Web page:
With Congress still deeply polarized after the departure of former President Donald Trump and dangerous variants of the coronavirus circulating in the United States, the president on Friday demonstrated a new sense of urgency by adopting his $1.9 trillion Covid-19 aid package – even if he cannot bring Republicans with him.
During a meeting in the Oval Office with Treasury Secretary Janet Yellen, the president warned of the “cost of inaction,” pointing to the alarming job losses, the hunger that 30 million Americans face every day, and the possibility that “an entire cohort of children” could face “lower lifetime incomes because they are denied another semester of school.”
“We have to act now, we don’t have time to procrastinate,” Biden said.
He made this point less than two hours later on his way to Walter Reed National Military Medical Center, when a reporter asked him if he was willing to achieve his goals with reconciliation, a cryptic procedural tactic that would have allowed Democrats to pass a discharge bill on a party line.
“I support approving Covid aid with Republican support if we can get it,” Biden said. “But the Covid aid has to pass. There are no ifs, buts, ands or buts”.
Biden has been consistent in his efforts to cross the aisle, but he has made it clear that he has no intention of waiting indefinitely before moving his agenda forward. Government officials are expected to continue working with Republican senators this weekend and next week, and Biden has personally contacted more moderate GOP senators such as Susan Collins of Maine and Rob Portman of Ohio.
But his team is also increasingly defending the American people as the administration faces opposition from the GOP over the size and scope of the bill. For all the protests at the White House on Friday, the main message was clear and directly addressed to the American people: their daily lives will not change without a substantial aid program to stimulate the economy and give schools and health care facilities the resources they need to speed up vaccinations.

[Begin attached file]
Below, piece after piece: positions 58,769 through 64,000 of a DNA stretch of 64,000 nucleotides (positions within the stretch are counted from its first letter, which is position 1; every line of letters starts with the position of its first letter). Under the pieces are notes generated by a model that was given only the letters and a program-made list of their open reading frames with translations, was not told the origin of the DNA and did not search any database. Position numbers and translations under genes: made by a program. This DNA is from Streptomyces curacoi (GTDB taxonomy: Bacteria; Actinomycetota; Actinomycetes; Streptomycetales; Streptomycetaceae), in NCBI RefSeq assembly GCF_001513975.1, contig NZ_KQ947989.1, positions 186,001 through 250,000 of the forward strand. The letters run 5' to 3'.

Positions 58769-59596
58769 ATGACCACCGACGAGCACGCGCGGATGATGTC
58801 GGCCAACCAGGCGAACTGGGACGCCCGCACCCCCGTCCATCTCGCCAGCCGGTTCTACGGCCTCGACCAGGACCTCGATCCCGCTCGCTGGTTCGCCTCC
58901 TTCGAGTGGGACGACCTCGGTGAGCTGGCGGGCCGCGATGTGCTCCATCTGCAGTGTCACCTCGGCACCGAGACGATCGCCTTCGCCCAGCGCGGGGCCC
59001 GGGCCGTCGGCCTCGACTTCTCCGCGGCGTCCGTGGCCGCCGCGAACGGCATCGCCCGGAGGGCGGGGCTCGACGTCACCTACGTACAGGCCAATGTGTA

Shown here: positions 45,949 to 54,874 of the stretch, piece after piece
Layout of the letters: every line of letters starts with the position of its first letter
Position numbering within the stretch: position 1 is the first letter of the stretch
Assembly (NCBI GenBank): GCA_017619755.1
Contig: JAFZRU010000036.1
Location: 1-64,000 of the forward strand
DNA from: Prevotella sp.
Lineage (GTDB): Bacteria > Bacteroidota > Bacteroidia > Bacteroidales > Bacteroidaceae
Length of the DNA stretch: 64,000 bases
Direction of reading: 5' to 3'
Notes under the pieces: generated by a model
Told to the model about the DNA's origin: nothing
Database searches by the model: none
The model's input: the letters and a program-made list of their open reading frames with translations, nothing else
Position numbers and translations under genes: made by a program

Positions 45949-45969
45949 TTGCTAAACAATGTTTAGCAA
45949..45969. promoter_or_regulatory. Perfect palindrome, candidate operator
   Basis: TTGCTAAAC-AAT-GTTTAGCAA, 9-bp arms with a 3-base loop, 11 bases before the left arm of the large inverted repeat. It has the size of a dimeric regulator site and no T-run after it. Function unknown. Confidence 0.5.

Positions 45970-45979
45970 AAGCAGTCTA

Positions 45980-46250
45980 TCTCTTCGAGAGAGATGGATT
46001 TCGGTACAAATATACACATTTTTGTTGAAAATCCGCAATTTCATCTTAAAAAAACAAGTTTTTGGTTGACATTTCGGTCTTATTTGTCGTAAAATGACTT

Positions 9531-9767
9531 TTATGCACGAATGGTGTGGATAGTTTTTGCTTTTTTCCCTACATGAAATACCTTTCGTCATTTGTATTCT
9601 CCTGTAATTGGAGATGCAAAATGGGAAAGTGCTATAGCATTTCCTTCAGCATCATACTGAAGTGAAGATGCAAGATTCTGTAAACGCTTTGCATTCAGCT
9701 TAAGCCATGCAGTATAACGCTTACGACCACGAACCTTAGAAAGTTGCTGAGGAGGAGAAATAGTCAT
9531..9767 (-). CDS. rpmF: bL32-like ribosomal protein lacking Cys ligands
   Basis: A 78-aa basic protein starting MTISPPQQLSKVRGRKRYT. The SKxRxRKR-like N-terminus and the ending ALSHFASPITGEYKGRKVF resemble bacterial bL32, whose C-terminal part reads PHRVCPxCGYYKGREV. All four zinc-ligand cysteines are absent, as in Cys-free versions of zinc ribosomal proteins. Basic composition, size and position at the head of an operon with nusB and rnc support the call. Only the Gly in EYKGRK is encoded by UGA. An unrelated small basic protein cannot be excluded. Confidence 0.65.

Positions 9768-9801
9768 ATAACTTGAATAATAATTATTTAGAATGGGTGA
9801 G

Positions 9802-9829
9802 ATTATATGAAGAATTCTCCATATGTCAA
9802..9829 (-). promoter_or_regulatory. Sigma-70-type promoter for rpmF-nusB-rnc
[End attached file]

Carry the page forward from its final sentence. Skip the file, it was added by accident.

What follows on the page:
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The belief that a wider audience could be an effective tool as frustration grows over the slow pace of immunization and the anemic U.S. economy, which could lead Democrats and some Republicans to embrace the idea.
It is no coincidence that Vice President Kamala Harris appeared this week before the court of such moderate Democratic senators as Kirsten Sinema of Arizona and Joe Manchin of West Virginia to urge the fastest possible approval of Biden’s proposal. Speaking to editors and executives of the Charleston Gazette-Mail and the West Virginia Herald-Dispatch, Harris said lives are at stake.
“If we don’t pass this bill, we truly believe that more people will die who shouldn’t, more people will lose their jobs who shouldn’t, and more children will miss important school days,” Harris told her audience in her home state of Manchin, according to a report in the Charleston Gazette-Mail.
“We need to act now.
The same sense of urgency was evident in comments made by Biden’s coronavirus advisers during his press briefing, by Yellen just before his report to the president on the economy, and by White House press secretary Jen Psaki on stage in the White House press room on Friday.
Referring to the current threats the virus poses to economic recovery, the millions of children deprived of personal education, and the unpredictability of the virus itself through the prism of government scientists, all argued that Biden’s proposal would return life to normal.